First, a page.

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  • On this week's True Brit!, tune in at midnight on Friday to hear host Simon Husbands talking to legendary singer/songwriter AL STEWART! Perhaps best known for his hits ' Time Passages', 'Year Of The Cat' and 'Song On The Radio', AL STEWART has been telling musical stories since the 70's and continues to delight and entertain audiences all over the world. Check in with Al and Simon on Friday!

  • Jezebel’s sexual lasciviousness, Mammy’s devotion, and Sapphire’s outspoken anger—these are among the most persistent stereotypes that black women encounter in contemporary American life. Hurtful and dishonest, such representations force African American women to navigate a virtual crooked room that shames them and shapes their experiences as citizens. Many respond by assuming a mantle of strength that may convince others, and even themselves, that they do not need help. But as a result, the unique political issues of black women are often ignored and marginalized.

    Health Notes airs on Mondays 6:30-7:30PM

  • Police policy, state budget audits, and what happens to our trash after the big trucks snatch it from our alleys: these are just a few of the topics that Tane Danger and Brandon Boat––co-founders of the Theater of Public Policy––are exploring in the Theater's new season. Their first guest is Minneapolis Police Chief Janee Harteau, who will talk about community relations, policing policy, and McGruff the Crime Dog. The results of their conversation will be turned into improvosational theater gold. And there may even been singing…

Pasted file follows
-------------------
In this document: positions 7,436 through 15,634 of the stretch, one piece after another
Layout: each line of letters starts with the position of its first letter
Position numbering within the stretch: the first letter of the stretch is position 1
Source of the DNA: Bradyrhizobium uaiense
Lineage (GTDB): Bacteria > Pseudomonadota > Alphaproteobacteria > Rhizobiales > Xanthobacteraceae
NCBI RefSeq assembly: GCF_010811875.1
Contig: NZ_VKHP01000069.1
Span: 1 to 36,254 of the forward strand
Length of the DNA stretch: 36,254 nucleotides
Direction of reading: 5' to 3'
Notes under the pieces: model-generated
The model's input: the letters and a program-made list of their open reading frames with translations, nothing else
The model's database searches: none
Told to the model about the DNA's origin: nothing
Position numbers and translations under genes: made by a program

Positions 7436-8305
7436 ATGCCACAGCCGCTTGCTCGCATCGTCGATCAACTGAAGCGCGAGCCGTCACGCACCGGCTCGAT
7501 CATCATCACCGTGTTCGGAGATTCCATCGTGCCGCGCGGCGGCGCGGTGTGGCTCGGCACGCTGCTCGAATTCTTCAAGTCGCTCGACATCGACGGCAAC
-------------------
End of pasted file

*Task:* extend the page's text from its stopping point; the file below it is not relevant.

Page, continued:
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  • Health Notes will be in conversation with teacher, mentor and founder of WE WIN Institute Titilayo Bediako.

    Titilayo Bediako was born and raised in Minnesota, and is the daughter of civil rights leader Matthew Little. She is instrumental in using African and African American history
    to African American youth through WE WIN Institute ( a non-profit organization dedicated to the academic and social success of all children)

    Titilayo says participating in African rituals helps give African-American youth a sense that they belong to something larger than themselves or their surroundings.
    She says that’s something she never received when she was in school. After graduating from high school, she moved to Tennessee where she joined an African history study group. “The more I studied and the more I learned about myself, the more my given name, which was Michelle Little, didn’t fit the person I had become,” The name Titilayo is from the Yoruba of Nigeria. She says it means “everlasting happiness.” Bediako is from the Ashanti people of Ghana and it means, “born to struggle for her people.”
    Participating in African-rooted rituals and ceremonies, like Kwanzaa, is one way African-Americans nurture their African side. “So I get everlasting happiness in struggling for my people,” says Bediako. “The one thing that I’ve learned is that struggling for African people makes it possible to struggle for all people.”

    Many African-Americans have adopted African names. Despite attempts to identify with Africans, African-Americans carry the physical and emotional baggage of slavery and racism.
    Titilayo says many African-Americans have poor self-esteem because they were born in a country that historically has devalued their lives.
    This is an important conversation you will not want to miss.
    Health Notes airs Mondays 6:30-7:30pm